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Discussion 3 - Andrew Calvin
In detail, describe a feature of Squeak that you have found particularly useful. What is the feature? Why is it useful? How do you envoke it?
Event handling for Morphic objects is a handy feature of Squeak and the code implementing this functionality is quite short. This is a useful technique for sending events after an action has been performed such as a button being clicked. Events can be sent to any object. The following event names are supported: #click, #doubleClick, #keyStroke, #mouseDown, #moseEnter, #mouseEnterDragging, #mouseMove, #mouseLeave, #mouseLeaveDragging, #mouseStillDown, #mouseUp, and #startDrag. Event handling of morphic objects is easily done as follows:
on: theEvent send: selector to: someObject
An example of event handling for a Morphic object would be:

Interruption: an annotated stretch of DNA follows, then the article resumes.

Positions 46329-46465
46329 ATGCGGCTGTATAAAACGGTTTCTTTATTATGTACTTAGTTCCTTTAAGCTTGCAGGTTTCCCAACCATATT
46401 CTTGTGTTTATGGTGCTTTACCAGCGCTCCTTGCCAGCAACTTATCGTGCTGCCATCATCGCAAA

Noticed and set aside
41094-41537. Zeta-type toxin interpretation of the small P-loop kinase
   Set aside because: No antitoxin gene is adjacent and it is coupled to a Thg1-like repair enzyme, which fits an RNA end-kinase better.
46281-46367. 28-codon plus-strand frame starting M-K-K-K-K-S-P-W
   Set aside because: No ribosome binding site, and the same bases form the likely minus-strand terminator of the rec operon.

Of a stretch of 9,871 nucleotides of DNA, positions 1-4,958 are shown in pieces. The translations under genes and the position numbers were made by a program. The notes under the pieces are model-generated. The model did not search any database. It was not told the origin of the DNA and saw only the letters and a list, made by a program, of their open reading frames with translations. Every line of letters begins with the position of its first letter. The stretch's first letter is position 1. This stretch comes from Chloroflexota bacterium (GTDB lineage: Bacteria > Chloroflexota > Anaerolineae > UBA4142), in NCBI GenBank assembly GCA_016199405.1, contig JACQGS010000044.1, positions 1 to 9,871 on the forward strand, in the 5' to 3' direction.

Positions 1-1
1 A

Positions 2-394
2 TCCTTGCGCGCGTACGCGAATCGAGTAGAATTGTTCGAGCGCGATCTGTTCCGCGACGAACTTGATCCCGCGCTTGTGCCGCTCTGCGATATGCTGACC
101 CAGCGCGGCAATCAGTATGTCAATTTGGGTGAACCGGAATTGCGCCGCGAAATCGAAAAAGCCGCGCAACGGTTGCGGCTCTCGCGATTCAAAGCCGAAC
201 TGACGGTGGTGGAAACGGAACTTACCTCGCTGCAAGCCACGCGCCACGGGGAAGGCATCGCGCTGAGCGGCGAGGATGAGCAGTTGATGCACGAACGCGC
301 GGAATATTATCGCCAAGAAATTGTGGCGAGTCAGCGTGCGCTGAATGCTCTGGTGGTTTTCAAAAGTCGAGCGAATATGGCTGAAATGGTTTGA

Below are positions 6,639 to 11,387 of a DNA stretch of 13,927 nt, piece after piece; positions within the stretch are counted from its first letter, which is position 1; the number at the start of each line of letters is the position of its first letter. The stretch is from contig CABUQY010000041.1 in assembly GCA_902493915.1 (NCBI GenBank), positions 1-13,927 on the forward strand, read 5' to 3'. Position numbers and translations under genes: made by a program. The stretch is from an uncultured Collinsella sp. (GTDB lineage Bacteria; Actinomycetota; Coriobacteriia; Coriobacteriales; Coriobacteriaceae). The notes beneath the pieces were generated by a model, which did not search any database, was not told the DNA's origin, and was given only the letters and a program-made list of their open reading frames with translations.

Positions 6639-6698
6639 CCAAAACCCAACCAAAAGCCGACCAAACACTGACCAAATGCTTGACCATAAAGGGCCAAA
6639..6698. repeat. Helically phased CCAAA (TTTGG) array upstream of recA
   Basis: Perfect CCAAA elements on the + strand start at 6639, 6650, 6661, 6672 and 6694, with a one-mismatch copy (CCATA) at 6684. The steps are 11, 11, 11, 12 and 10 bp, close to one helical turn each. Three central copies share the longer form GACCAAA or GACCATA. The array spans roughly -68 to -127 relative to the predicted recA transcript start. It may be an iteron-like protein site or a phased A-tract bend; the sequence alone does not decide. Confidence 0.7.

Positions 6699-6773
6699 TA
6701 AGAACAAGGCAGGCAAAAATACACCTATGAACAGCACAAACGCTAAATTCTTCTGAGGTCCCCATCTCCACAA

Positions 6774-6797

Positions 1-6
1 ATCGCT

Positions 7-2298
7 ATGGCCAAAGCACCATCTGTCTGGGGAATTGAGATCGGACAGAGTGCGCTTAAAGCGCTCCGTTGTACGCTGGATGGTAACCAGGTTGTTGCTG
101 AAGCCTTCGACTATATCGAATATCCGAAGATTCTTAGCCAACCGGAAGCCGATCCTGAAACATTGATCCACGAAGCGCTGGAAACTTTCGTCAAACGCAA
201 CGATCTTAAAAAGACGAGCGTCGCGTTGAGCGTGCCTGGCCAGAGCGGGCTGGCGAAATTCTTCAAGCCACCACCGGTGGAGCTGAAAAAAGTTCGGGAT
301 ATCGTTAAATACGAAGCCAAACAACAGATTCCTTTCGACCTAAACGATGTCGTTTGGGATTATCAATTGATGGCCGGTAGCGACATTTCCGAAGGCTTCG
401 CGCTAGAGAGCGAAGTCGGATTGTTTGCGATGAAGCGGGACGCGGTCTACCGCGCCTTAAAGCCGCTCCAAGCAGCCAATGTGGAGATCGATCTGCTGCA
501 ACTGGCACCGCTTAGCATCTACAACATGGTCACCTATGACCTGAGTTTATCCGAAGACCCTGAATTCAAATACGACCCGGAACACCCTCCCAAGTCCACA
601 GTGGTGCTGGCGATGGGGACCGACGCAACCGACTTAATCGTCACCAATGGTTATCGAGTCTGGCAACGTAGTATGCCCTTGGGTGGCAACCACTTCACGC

aMorph on: #mouseEnter send: #clicked to: self.
Another useful way to evoke event handling follows this form:
The world menu has an appearance submenu that has many preference options for toggling. For example, clicking appearance, then preferences, and finally menu enables the user to change the menu colors to match the world. Performance enhancements can also be enacted from the preferences submenus. Professor Rick mentioned that removing the color coded text speeds up Squeak programming.
When coding in squeak during some late night it is possible that an endless loop will threaten to lock up your program. Simply pressing alt-period will break out of the endless loop.
Discussion 3 - Daniel Engel
I also find my Squeak experience to be more oriented on exploring the system browser and hierarchy browser than just pumping out code. The object oriented programming has thus far been accomplished by discovering all the functions rather than implementing everything.
I found his discussion to be a useful tutorial on reading in files and then using them. The examples illustrate practical applications of the technique.
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